Creating an IT Compliance Policy – 7 Things To Know Now

The digital world is a complex place. It’s not easy to keep your business safe without an IT policy in place, but it can be done with the right focus on security and compliance practices!

Mitigating risks would be nearly impossible if you don’t have any type of IT compliance policies for handling data or protecting it from external threats that might seek out personal information about customers who use online services, such as e-commerce websites.

Even brick and mortar organisations use software to perform activities like accounting, reporting, back-office management, and so on.

In these tech-driven environments, a lack of proper security measures jeopardizes the position of business leaders.

Their IT systems get abused which often leads to scandals within their company as well as external disruptions like hacking or data leaks that can devastate its reputation among customers.

The only way for businesses to avoid this happening to them is to create a strong IT compliance policy.

This article will cover the key considerations when developing your system of IT compliance.

The Importance of IT Compliance

IT compliance is vital for organisations running electronic asset management businesses, and can be done in complex regulated industries.

IT compliance can also help organizations understand gaps or weaknesses in their existing security plans that cannot be easily fixed.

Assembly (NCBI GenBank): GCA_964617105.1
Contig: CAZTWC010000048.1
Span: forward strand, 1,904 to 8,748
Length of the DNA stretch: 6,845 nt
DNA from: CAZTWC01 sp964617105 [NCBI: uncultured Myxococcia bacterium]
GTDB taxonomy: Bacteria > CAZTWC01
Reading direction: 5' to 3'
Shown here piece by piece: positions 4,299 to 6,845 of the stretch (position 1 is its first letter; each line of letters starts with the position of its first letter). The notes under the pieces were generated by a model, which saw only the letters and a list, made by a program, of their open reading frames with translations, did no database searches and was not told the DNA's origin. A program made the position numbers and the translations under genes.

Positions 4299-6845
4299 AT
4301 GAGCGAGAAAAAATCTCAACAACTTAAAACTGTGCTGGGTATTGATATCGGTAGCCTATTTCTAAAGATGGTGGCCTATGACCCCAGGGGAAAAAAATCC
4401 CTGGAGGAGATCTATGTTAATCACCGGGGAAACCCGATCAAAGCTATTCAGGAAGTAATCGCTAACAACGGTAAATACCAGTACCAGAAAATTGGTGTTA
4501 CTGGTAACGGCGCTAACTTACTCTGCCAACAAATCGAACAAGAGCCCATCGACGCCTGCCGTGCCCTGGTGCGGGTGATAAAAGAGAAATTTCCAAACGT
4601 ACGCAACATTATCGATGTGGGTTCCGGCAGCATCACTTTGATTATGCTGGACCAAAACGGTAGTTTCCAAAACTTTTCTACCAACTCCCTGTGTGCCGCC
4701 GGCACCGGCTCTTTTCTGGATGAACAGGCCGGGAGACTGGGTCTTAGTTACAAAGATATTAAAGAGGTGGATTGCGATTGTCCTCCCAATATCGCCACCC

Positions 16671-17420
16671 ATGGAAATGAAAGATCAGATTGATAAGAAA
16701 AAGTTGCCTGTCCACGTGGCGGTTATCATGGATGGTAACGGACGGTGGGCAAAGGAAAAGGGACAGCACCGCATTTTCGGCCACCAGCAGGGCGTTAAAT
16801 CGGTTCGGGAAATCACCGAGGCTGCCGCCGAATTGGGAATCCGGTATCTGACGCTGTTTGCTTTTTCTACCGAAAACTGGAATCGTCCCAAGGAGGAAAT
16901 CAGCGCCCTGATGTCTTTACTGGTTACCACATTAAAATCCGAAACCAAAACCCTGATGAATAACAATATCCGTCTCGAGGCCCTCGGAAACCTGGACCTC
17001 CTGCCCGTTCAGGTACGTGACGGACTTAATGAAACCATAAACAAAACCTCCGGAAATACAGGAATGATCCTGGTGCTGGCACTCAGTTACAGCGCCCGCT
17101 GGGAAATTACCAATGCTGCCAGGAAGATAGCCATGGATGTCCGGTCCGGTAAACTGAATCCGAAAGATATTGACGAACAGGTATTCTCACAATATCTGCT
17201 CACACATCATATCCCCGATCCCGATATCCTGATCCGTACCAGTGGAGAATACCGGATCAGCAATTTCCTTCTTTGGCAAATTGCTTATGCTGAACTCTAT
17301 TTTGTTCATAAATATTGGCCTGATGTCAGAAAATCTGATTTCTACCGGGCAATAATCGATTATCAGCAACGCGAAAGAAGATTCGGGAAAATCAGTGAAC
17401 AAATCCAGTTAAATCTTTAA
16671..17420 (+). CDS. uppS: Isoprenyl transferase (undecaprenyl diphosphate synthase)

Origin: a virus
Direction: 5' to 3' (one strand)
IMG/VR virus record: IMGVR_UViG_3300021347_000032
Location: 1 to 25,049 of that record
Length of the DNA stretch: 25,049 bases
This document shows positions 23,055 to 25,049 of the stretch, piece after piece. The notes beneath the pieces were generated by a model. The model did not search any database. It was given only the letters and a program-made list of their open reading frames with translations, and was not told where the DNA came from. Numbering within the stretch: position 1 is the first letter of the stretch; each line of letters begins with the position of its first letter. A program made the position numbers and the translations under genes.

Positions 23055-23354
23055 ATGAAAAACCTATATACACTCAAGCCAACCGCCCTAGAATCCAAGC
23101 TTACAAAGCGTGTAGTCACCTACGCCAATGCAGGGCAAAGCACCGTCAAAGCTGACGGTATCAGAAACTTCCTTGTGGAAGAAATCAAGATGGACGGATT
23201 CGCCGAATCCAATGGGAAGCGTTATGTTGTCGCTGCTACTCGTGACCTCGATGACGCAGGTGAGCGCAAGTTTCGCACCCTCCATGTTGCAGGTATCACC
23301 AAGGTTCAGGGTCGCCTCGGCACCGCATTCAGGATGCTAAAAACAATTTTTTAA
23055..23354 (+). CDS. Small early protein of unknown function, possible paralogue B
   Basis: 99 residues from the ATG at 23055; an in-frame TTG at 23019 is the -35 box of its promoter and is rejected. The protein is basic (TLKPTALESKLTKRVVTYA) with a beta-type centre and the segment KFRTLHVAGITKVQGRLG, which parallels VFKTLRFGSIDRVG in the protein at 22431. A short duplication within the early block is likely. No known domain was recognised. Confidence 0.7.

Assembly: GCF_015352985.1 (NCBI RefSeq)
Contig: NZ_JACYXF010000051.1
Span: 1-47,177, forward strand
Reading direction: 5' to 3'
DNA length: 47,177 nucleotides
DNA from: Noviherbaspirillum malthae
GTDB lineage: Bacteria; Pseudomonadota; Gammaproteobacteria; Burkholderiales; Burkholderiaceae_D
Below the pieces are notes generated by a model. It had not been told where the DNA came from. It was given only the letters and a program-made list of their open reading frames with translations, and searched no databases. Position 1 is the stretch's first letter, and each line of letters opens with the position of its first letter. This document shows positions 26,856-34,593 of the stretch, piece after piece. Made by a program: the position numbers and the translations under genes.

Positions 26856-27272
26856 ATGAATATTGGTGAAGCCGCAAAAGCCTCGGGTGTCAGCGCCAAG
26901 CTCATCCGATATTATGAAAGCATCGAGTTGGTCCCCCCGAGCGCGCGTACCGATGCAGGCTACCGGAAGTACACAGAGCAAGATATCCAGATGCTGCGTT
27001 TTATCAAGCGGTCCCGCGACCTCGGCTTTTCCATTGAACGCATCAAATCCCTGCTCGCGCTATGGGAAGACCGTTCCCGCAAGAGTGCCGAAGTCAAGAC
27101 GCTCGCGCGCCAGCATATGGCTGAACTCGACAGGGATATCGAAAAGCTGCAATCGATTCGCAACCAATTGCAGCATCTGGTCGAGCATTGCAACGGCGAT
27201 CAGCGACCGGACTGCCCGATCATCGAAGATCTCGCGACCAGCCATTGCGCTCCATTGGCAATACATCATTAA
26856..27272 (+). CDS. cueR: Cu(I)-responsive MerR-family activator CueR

Often industry companies will provide information on devices connected to Internet-based products to comply with regulatory requirements such as security systems and IoT standards, such as IoT devices.

Compliance enables companies to reduce costs by creating a new customer base with fewer mistakes based on IT-related issues.

IoT is used to monitor information security in businesses, and it may impact compliance issues for companies.

If you plan and are planning an efficient business solution, you must include an easy-to-use online application for staff.

Who Needs IT Compliance?

Regulatory agencies define how an organization must meet regulated standards within its specific niche.

The strict minimum compliance conditions apply for critical structures, including electricity, transport and transport, in healthcare areas.

The company may also regularly demonstrate that the IT compliance requirements have been appropriately met – including through reports or tests. These can be done through internal audits or through security tests.

Specifically for larger companies, compliance issues can prove enormous as the organization needs specialist management to implement compliance plans.

The regulatory application is sometimes required or an exemption for some jurisdictions.

What you Need to Consider for IT Compliance Policies

Factor 1 – People, Processes, and How They Align to Tech:

IT compliance isn’t just about technology – it also involves people and processes.

And the reality is that many organisations focus heavily on their tech, but don’t consider the other two aspects, resulting in failed audits due to a failure of considering all three attributes.